17. While your marmalade is coming up to temperature you need to sterilise your jars, the easiest way I find is to wash them in hot soapy water rinse them, then place them in the oven with it warmed up to 140C / 275F / Gas mark 1 and leave them in till I need them.
  18. If you don't have a candy thermometer you will just need to keep testing it, first let it boil for 15 minutes then test it every couple of minutes.
  19. To test it, take it off the heat once its at temperature or after 15 minutes of being at full boil and place a small teaspoon amount on one of your small plates from the freezer. Leave it untouched for a minute on the plate then run your finger through it, if it wrinkles and sticks to your finger it is ready to jar. If it doesn't return it to the heat to come back up to temperature 104C / 220F or at least another 5 minutes. Then take it off the heat and test it again.
  20. Once it is at setting point allow it to sit and settle for a few minutes then decant it into your warm jars and seal them. And leave them overnight, then label them.
  21. Kept in a dark cool place unopened this marmalade will keep up to 9 months, once a jar is opened, keep in the fridge and eat within 4 weeks.

Courses Jam / Sauces / Drinks

Cuisine British



  1. Thanks Emma. Well, I went ahead without the pips but I added extra lemons instead. It turned out great – a lovely firm set without being ‘gluey’. So, all’s well that ends well!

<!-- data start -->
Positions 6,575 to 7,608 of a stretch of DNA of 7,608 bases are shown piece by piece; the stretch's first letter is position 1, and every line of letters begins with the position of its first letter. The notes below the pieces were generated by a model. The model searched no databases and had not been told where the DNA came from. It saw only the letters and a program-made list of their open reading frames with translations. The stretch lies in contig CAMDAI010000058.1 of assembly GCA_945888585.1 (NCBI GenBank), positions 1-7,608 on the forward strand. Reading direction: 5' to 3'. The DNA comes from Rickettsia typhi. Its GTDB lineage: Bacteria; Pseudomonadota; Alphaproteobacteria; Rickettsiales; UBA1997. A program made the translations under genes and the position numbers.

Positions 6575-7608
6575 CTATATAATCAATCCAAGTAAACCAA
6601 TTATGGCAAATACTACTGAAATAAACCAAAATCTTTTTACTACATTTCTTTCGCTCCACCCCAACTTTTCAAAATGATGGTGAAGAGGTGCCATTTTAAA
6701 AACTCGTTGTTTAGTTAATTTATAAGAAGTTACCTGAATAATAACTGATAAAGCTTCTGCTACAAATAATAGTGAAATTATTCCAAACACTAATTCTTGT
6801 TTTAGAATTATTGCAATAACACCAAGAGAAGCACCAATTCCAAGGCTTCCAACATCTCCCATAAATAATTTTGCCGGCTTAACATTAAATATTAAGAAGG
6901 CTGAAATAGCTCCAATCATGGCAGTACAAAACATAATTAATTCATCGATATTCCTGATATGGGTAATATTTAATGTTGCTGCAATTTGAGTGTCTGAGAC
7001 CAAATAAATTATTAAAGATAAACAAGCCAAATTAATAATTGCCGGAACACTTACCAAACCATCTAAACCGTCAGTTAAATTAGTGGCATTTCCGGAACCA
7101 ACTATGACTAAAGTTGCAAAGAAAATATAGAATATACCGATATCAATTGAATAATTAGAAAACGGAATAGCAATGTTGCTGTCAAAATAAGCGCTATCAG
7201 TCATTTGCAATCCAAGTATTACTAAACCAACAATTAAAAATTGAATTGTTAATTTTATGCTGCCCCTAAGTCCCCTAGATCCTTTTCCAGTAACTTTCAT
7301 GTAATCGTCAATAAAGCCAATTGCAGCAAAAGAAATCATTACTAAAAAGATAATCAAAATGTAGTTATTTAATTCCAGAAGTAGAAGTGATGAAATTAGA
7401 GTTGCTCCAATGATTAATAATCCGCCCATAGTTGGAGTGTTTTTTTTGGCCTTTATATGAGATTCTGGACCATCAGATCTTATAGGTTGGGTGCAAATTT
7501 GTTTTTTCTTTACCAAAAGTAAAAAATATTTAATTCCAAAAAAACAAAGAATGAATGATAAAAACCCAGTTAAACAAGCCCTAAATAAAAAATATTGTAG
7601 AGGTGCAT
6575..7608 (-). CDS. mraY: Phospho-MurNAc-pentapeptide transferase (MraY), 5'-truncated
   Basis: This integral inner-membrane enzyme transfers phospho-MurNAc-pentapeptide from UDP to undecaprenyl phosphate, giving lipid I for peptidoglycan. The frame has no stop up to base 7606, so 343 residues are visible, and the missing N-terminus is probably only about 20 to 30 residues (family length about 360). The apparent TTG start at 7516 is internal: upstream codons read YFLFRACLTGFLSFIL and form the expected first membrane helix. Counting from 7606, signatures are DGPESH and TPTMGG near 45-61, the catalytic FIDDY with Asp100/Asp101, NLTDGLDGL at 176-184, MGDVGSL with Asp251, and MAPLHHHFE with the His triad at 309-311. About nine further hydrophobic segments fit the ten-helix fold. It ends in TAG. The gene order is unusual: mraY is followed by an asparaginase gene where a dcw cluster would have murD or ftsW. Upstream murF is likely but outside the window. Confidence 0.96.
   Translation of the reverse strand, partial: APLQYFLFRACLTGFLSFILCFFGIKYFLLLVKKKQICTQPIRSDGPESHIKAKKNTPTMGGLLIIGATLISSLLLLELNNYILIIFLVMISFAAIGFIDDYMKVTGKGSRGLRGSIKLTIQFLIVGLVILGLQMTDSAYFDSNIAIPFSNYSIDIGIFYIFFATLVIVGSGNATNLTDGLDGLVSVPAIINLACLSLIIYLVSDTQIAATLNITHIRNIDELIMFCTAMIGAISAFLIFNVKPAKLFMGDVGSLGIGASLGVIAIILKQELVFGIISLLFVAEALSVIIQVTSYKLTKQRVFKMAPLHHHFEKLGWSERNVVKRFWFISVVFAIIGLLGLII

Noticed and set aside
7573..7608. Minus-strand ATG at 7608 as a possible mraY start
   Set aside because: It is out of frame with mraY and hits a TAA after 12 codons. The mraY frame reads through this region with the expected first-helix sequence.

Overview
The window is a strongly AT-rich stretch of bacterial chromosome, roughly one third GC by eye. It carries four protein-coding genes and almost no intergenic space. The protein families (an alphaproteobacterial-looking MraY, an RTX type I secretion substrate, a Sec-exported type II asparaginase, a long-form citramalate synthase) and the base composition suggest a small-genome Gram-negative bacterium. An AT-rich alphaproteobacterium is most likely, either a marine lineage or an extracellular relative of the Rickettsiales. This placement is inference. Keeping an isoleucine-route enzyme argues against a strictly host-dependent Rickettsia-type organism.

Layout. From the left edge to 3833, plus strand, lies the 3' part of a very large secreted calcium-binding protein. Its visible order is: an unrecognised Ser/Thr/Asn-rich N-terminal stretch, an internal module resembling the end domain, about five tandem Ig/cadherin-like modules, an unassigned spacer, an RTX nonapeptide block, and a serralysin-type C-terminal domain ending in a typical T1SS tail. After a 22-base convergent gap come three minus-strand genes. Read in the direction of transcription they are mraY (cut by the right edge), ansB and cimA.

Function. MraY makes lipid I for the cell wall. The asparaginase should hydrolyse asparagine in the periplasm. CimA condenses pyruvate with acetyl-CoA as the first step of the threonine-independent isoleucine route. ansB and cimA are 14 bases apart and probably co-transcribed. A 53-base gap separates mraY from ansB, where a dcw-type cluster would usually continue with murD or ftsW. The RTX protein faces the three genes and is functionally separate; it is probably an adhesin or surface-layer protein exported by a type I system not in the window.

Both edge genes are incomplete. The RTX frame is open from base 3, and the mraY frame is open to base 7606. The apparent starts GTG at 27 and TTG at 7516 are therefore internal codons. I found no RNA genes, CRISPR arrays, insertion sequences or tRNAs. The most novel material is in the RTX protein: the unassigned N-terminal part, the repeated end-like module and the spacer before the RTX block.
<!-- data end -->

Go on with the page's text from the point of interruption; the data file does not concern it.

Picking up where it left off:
Post a Reply
    • Hi UnaK, I am so glad to hear it all worked out in the end 😀 I am sure that, that extra squeeze of lemon juice did the job!

      Post a Reply
  2. Looks amazing! I’m craving orange marmalade now, I have a loaded tree and that’s exactly what’s going to happen to those babies !

    Post a Reply
    • Thank you 🙂 Nothing beats homemade marmalade especially when made with Seville oranges.

      Post a Reply
  3. As long as it’s well-set and well-sealed, it’ll last a lot longer than nine months and still be perfect and delicious. I have a question, though. I was delayed in my marmalade-making this year and the pips have gone mouldy and have had to be discarded. It’s the first time I’ll have made marmalade without them. Will it set (without having to become toffee) – or should I add extra lemon?? Any ideas, anyone?